By LIESL SCHILLINGER
Published: Sunday, December 14, 2003
WHEN Diana Byer, the artistic director of New York Theater Ballet, found Steven Melendez at a homeless shelter in the Bronx 10 years ago, he did not look like a future Nutcracker Prince. ”I was 7, I had never danced, and I didn’t know a lot about ballet,” said Mr. Melendez, now 17, as he took a break from rehearsing with Clara and the Flowers for the company’s performances of ”The Nutcracker” this weekend and next. ”I liked football.”
In 1989, Ms. Byer initiated an outreach program called Lift, which brings disadvantaged children to her ballet school for a week of of classes. At the end, promising students are given scholarships and integrated into the larger student body. In 1993, Mr. Melendez hadn’t made the cut. ”He seemed completely uninterested,” Ms. Byer recalled. But on the last day, as children filed onto the bus back to the Bronx, Mr. Melendez wrapped himself around the leg of an instructor, held on tight and kicked so he wouldn’t have to leave. ”So I offered him a scholarship, and that’s how it started,” Ms. Byer said.
The next year, Mr. Melendez played a mouse in Ms. Byer’s ”Nutcracker”; in succeeding seasons, while attending her school, the Manhattan Country School and, later, the Professional Children’s School, on scholarships, he graduated to bigger roles; this is his first turn as the lead. Six feet tall, broad-shouldered, courtly and serene, Mr. Melendez dances with power and sweetness; his lifts look effortless, his jumps are airy yet controlled, and he blows a kiss to each Flower as if he sees her particular grace. He has already won spots in competitive summer programs at the San Francisco and Houston Ballets, and performed the lead child’s role in the Kirov Ballet’s ”Sleeping Beauty” at the Metropolitan Opera House. In January, he auditions for a coveted place in next summer’s programs at American Ballet Theater and the Boston Ballet.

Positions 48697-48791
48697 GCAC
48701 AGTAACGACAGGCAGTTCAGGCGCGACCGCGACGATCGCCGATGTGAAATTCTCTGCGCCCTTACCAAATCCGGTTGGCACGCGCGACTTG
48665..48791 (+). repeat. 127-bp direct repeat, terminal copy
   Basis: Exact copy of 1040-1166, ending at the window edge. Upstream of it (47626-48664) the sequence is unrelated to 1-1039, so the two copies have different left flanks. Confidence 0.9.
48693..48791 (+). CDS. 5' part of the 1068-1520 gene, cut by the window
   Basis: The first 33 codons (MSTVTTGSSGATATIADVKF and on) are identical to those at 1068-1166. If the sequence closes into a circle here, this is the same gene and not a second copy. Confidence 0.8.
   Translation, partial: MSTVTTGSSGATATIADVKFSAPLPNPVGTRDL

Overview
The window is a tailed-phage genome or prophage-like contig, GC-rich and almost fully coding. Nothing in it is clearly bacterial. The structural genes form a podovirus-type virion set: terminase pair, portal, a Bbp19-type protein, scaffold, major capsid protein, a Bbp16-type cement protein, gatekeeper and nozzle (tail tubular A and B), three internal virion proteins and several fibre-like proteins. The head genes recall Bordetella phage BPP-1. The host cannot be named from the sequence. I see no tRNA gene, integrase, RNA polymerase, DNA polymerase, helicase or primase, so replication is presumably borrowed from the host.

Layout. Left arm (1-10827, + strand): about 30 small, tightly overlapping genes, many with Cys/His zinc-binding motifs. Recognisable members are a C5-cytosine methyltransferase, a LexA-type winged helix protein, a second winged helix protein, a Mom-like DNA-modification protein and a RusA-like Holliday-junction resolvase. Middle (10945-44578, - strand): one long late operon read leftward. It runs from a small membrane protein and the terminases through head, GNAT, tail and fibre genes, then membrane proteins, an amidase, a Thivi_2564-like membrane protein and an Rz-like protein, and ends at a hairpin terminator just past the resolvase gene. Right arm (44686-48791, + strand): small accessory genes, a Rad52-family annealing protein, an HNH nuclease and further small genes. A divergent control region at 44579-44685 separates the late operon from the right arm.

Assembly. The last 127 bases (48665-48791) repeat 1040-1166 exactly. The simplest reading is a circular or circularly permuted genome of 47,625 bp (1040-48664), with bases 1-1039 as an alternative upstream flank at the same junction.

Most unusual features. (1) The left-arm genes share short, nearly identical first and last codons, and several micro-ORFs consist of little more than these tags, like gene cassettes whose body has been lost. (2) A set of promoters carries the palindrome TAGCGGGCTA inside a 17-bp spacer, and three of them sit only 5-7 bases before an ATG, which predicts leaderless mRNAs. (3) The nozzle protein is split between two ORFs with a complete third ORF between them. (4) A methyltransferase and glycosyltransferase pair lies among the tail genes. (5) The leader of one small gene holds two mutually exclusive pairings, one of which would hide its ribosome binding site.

Mr. Melendez said he particularly loves ”Sleeping Beauty” and ”Swan Lake”: ”I could see them a hundred times.” But if he could dance any role, it would be the slave Ali in ”Le Corsaire.” ”It’s a love triangle between a male slave, a pirate and a female slave, and it’s a really manly dance,” he explained. ”There’s a lot of jumping and spinning and turning. It’s a big piece that I’d like to dance on a big stage, because you need space to do it; vertical space because it’s got a lot of jumping, but also width and length and depth because there’s so much going on.”
He doesn’t like to think about what might have happened if Ms. Byer hadn’t found him. ”At 7, I was fine, but my life had the potential to get really ugly. I’m glad it didn’t,” he said. ”Dancing is something that I really love. But being happy; that’s something I really like, too.”